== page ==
Shared Work Program
December 15, 2014:
As Other Small Businesses Fail, Fireside Supply Captures Bigger Market
July 24, 2014:
Shared Work Program: Changes Designed To Allow More Employer/Employee
July 30, 2014:
Keeping workers employed - Shared
Work Program strengthens Theis Steel
August 31, 2014:
Republican American: State's Shared Work program adjusts to benefit
Please note, if you are an employer with an active Shared Work plan and wish
to take advantage of the new eligibility requirements (as indicated in the
red font below), please submit a
request for a new plan and cancellation of current plan that is in effect.
Please follow instructions to submit a new application.
Shared work is a voluntary program
providing an alternative to layoffs for employers faced with a temporary
decline in business. Rather than laying off a percentage of the work force
to cut costs, an employer may reduce the hours and wages of all or a
particular group of employees. The employees whose hours and wages are
reduced can receive partial unemployment insurance benefits to supplement
their lost wages. These partial benefits are made possible through special
eligibility regulations governing the Shared Work Unemployment Compensation
employer must have four or more full time employees participating in the
employees must have a reduction in hours and a corresponding reduction
in wages of not less than 20 percent and no more than 40 percent of full
employees fringe benefits cannot be reduced nor eliminated during the
plan must be in lieu of a layoff of an equivalent percentage of
participating employees must be identified by name and Social Security
plan applies to only full time permanent employees.
7/1/14 the employer must have a minimum of 2 employees participating
in the plan.
Effective 7/1/14 reduction range is expanded to not less than 10
percent or more than 60 percent.
Effective 7/1/14, the plan applies to both full and part time
- An employee must be able to
work and available for full time work with the participating employer.
- An employee must be eligible
for regular unemployment compensation.
- No employee may receive a
combination of shared work benefits and regular unemployment
compensation benefits that exceeds the legal maximum total benefits
payable to the claimant during the course of his benefit year.
EXAMPLE OF HOW THE SHARED WORK
A firm facing a 20
percent reduction in production might normally lay off
one-fifth of its work force. Faced with this situation, a
company with a shared work plan could retain its total work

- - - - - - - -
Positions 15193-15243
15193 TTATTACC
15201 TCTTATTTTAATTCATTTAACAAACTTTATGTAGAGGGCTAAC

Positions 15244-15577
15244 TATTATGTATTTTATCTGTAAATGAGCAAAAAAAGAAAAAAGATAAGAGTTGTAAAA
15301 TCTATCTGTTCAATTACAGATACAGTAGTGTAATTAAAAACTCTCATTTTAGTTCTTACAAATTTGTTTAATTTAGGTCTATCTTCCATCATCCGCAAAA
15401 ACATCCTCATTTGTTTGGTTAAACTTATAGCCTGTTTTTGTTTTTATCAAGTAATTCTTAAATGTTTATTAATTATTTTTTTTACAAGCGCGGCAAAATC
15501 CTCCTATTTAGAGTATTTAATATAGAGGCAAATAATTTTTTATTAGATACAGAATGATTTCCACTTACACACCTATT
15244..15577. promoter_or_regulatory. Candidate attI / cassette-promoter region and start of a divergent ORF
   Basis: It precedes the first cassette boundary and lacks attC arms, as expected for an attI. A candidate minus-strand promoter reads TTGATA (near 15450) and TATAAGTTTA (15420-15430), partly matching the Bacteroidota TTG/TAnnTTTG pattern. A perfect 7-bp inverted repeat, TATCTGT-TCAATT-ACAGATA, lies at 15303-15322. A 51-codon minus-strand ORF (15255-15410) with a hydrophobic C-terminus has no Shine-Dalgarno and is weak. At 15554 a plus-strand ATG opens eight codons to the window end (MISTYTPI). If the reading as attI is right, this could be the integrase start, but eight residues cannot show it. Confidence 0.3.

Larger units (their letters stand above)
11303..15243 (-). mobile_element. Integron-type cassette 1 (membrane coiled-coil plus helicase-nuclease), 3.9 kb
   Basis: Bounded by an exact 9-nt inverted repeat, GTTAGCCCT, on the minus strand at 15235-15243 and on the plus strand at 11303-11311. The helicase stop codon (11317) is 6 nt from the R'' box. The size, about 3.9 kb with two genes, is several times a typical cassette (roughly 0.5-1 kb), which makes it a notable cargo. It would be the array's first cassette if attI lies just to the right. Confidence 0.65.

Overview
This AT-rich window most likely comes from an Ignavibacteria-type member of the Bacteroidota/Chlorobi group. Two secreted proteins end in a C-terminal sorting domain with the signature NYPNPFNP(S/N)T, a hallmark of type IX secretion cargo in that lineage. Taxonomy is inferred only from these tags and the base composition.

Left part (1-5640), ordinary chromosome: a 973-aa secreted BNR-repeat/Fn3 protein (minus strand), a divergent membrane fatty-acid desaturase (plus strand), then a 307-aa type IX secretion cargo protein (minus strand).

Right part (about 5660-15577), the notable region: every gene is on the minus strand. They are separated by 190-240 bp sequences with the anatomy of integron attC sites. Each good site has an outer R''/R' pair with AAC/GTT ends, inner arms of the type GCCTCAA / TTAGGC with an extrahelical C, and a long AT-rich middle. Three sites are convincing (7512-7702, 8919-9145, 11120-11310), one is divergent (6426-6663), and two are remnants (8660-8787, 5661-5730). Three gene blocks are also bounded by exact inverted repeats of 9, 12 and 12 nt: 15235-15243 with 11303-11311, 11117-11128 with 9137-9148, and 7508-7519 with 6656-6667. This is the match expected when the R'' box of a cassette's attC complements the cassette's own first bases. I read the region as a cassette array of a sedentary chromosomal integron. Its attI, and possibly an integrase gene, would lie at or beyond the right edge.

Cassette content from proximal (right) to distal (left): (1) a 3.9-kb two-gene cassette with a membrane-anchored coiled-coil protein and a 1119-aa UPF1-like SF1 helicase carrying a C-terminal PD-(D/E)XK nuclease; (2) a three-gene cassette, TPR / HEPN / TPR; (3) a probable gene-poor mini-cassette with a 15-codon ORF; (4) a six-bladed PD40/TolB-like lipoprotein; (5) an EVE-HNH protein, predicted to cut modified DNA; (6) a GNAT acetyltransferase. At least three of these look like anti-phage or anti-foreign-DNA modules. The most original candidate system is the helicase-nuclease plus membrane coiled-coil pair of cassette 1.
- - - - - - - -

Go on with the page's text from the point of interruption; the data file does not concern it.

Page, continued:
force on a four-day-a-week basis. This reduction from 40
hours to 32 hours would cut production by the required 20
percent without reducing the number of employees. All
affected employees would receive their wages based on four
days of work and, in addition, receive a portion of
unemployment compensation benefits equal to 20 percent of
the total weekly benefit rate that would have been payable
had the employee been unemployed a full week.
Using this example, an
employee who normally works 40 hours a week would have
his/hers schedule reduced by 20 percent. The employee
qualifies for regular unemployment compensation for that one
day he/she is not at work at a weekly benefit rate of $450:
20% of $450 = $90
employee would receive $90 from his/her unemployment
benefits in addition to the 32 hours of wages earned from
the employer during the week.
- Keep your skilled, trained
workers because the shared work program lets you:
- Retain all workers
- Maintain the continuity in your
skilled work force.
- Be prepared for business
upswings because your work force remains in place.
- Avoid the time and expense of
training new employees when business turns around.
- Foster better morale in your
employees because you avoid the insecurity, unrest, and bumping
characteristic of most layoffs.
The plan applies to only full time permanent employees.**
** Effective 7/1/14, the plan may apply to both full and part time
- Retain your job and maintain
- Avoid emotional and financial
hardships caused by a layoff.
- Retain your health insurance
and retirement benefits.
- Maintain your employment skills
and be available for advancement opportunities.
- Avoid the difficulties of
looking for a new job.
WORK APPLICATION PROCEDURE
- An employer seeking to
participate in shared work must submit a signed written application to the
Department of Labor for approval.
- The employer must furnish the
Department of Labor with all information necessary to administer and monitor
the program effectively.
- All participating employees must
be identified by name and Social Security number.
- The employer must have paid all
contributions due for all past and current contribution periods as required
under Section 31‑225a of the Connecticut General Statutes.
- The plan applies to only full
time, permanent employees and is not implemented to subsidize seasonal
employers during any off‑season period or to subsidize employers who
traditionally have used part‑time employees.
The Department of
Labor will approve or deny a shared work plan, in writing, no later than 30
days after the date the shared work application is received by the
based on race, color, national origin, disability, age, marital status,
sexual orientation, sex, religion, citizenship and political affiliation or
belief is prohibited in Department of Labor programs. Address inquiries to
the Equal Opportunity Office at the address below.
DEPARTMENT OF LABOR
200 FOLLY BROOK BOULEVARD
WETHERSFIELD, CT 06109‑1114
For additional information on this program, contact the Connecticut Department of Labor at
DOL.SharedWork@ct.gov or call (860) 263-6660, Fax Number (860) 263-6681.